Weather Forecast


Residents ask county board about building project, request it be postponed

About 90 people attended the Stevens County Board of Commissioners meeting Tuesday to question the commissioners about the $15 million building project the board approved last summer, and request that planning be postponed because of difficult economic times. The meeting was moved temporarily to the Morris Area Concert Hall for more seating.

By Tom Larson

Sun Tribune

About 90 people gathered Tuesday to hear Stevens County Commissioners explain their vote to move ahead with a $15 million building project, and to ask that the board consider postponing plans because of the poor economic situation gripping the entire country.

The board convened its regular session at the courthouse, but moved the building discussions to the Morris Area Concert Hall so that enough seating was available.

Following the hour-long discussion on the building project, the board took no action to postpone plans or to schedule further public hearings on the issue.

The board in July voted 3-2 to move ahead with building a 40-bed jail, a new law enforcement center and remodel the courthouse. The county wants to begin construction this spring.

Almost 50 people attended the county's Truth in Taxation hearing last week -- primarily to talk about the building project -- and Tuesday's meeting was moved since the county board room and district courtrooms were too small to handle an audience of more than 50.

The issues, particularly concerning the jail, boil down to:

• Many county residents say that the projected increase in taxes to pay for the project is too high, especially in a bad economy, and that the county is losing population and doesn't handle enough of a jail population to warrant a 40-bed facility.

• The three commissioners who voted for the project -- Don Munsterman, Larry Sayre and Paul Watzke -- say the project is long overdue. The courthouse is in need of substantial repairs and moving law enforcement operations in conjunction with the jail construction will free up space to allow it to sell a property that now houses a county department and bring a department back into the courthouse.

Sayre also said that the tight economic times might help in keeping construction costs down because of increased competition among bidders looking for work.

The three commissioners briefed the audience on the history of the jail discussions over the last five years, including talks of building a regional jail with surrounding counties, a Regional Justice Center plan with Pope County, and a failed referendum on the jail issue in 2006.

Sayre said it was determined in the early 1990s that the courthouse remodeling project was needed but that no decision to move ahead was made at that time. He also noted that the county's jail was shut down by the Department of Corrections in the 1970s. Without a jail, security is a concern, with prisoners out among the public in the courthouse awaiting transportation to other jails or court appearances.

"This is not the way things are done," he said.

Charlie Berg, a spokesman for residents opposed to moving ahead on the project, presented numbers that indicated the project will cost taxpayers about $1.5 million per year, while continuing with the current system of transporting and board prisoners cost about $188,000 in 2007. Even accepting that the commissioners contend those numbers will be lower, it's still a sizable increase, he said.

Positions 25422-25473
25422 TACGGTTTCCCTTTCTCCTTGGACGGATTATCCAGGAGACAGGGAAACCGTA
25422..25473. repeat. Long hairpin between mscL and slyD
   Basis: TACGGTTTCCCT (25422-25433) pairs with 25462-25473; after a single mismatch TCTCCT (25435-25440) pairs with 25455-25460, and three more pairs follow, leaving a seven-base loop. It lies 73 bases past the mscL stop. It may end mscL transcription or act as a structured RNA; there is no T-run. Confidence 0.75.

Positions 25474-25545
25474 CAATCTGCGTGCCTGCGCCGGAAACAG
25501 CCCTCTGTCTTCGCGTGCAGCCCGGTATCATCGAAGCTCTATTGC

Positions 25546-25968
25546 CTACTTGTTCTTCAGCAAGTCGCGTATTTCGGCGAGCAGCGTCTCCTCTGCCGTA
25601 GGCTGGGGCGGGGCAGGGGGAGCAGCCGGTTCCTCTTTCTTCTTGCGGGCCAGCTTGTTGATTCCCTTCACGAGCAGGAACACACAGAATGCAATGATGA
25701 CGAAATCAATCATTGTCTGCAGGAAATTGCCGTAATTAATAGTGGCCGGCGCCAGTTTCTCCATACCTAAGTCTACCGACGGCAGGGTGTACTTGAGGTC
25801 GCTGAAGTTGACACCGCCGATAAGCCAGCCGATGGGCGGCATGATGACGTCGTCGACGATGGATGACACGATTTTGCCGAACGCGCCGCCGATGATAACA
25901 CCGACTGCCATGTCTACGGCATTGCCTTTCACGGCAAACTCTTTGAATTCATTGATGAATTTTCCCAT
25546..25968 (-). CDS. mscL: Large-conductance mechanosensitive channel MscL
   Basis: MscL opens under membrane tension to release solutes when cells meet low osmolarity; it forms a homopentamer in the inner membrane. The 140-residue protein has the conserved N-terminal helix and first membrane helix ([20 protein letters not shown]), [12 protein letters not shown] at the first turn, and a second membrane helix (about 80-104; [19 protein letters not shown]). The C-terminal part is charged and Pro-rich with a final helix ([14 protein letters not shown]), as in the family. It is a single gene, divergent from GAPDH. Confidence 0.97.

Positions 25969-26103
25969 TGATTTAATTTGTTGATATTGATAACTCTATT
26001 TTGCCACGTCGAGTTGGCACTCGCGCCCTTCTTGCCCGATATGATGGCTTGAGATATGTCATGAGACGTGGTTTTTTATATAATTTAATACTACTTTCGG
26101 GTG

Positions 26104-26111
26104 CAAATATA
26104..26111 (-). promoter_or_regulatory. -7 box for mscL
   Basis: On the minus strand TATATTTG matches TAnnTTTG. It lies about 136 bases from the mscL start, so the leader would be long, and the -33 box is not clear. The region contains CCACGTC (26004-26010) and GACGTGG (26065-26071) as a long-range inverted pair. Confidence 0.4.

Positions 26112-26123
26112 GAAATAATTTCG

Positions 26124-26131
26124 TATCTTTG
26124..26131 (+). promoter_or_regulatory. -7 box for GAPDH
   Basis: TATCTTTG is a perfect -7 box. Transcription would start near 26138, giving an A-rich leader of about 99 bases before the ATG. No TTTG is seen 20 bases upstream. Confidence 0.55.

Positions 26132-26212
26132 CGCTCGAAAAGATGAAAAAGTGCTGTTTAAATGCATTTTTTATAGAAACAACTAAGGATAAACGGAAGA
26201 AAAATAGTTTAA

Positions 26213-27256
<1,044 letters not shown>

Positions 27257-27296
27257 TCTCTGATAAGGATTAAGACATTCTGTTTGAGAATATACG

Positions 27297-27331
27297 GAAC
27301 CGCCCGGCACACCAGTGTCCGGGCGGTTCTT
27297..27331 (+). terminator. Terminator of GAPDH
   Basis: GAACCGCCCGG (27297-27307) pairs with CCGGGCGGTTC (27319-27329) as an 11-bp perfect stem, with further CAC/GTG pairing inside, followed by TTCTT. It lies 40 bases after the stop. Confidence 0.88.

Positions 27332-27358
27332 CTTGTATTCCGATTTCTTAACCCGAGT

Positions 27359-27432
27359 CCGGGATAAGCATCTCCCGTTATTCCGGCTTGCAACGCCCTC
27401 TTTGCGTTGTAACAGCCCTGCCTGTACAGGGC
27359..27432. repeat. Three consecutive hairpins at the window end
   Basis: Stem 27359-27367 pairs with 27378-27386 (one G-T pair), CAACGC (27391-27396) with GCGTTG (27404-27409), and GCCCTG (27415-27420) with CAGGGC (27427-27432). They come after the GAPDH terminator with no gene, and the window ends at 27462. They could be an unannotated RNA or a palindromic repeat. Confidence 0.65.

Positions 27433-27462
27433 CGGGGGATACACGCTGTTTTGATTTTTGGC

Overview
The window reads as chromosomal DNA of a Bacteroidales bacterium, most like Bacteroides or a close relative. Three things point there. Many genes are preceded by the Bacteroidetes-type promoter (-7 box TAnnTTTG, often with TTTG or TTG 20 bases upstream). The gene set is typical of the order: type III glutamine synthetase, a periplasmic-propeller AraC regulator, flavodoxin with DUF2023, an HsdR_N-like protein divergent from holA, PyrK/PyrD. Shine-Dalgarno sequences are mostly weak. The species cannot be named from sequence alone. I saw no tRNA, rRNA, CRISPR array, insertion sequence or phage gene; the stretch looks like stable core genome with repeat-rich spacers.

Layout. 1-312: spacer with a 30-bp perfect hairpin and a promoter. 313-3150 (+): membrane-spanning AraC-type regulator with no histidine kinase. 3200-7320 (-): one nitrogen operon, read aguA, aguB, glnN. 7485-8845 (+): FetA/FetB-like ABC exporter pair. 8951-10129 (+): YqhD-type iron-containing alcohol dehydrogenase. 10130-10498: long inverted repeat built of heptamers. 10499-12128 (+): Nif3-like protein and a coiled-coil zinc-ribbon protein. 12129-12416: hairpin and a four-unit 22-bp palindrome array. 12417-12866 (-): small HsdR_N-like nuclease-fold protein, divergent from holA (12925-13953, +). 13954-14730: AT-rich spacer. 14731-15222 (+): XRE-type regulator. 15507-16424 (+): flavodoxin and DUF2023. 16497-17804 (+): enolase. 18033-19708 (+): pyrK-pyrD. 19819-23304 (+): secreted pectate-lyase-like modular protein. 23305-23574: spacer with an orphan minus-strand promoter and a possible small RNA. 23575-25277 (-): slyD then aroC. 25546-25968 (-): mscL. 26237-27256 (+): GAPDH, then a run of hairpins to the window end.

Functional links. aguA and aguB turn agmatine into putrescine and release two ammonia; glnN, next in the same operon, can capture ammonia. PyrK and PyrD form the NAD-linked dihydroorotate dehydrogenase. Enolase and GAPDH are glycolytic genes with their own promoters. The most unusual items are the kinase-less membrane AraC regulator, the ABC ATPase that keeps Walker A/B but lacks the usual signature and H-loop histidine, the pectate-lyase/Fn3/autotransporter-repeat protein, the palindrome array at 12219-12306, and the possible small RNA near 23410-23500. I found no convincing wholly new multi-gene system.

"It'll cost one and a quarter million dollars to go the way you guys want to go," Berg said.

The commissioners and audience members debated costs for various aspects of the project, but County Coordinator Jim Thoreen said that it's difficult to pinpoint exact figures for projects that are intertwined until bids are in. He did note that the board voted to cap the entire project at the $15 million mark.

One audience member said the increased taxes of the project would be difficult for senior citizens to afford. Another noted that he's not able to afford his rising property tax bill with the rent he's getting for his land, and that he's forced to continue working even though he's beyond retirement age.

Others asked why the jail had to be built for 40 beds -- 20 cells double-bunked -- when the county has a daily average of about eight to 10 prisoners per day.

Watzke said that, because of Department of Corrections mandates, it costs the same to staff a jail that has five beds up to 40 beds. Beyond 40, the county then would have to pay more to provide programs for prisoners. And with 40 beds, there's the possibility of the county renting space to other counties seeking jail space for their prisoners.

Board chair Neal Hofland, who is retiring when his term expires this month, said he voted against the project but that he respected the right of the three commissioners to vote as they did.

He voted against it because of the cost and the uncertainty of whether the county's jail population would go up or down.

"I didn't want to commit to those taxes for 20 years for something that might not come about," Hofland said. "That's why I voted the way I did."

In other county business:

• The commissioners voted to adopt the 2009 budget and levy with an overall increase of 4.21 percent over last year.

• GeoComm presented the board options for updating the county's public safety radio system.

The Federal Communications Commission has mandated that any agency operating any wideband equipment as of January 2013 will be subject to fines and be required to turn off the offending equipment with no exemption for public safety.

The options brought to the county range in cost from $1 million to $1.7 million for a new dispatch console and portable radios for all agencies, including county, city and fire agencies. The board chose to look further into these options in the future.

Kayla Kloos contributed to this story.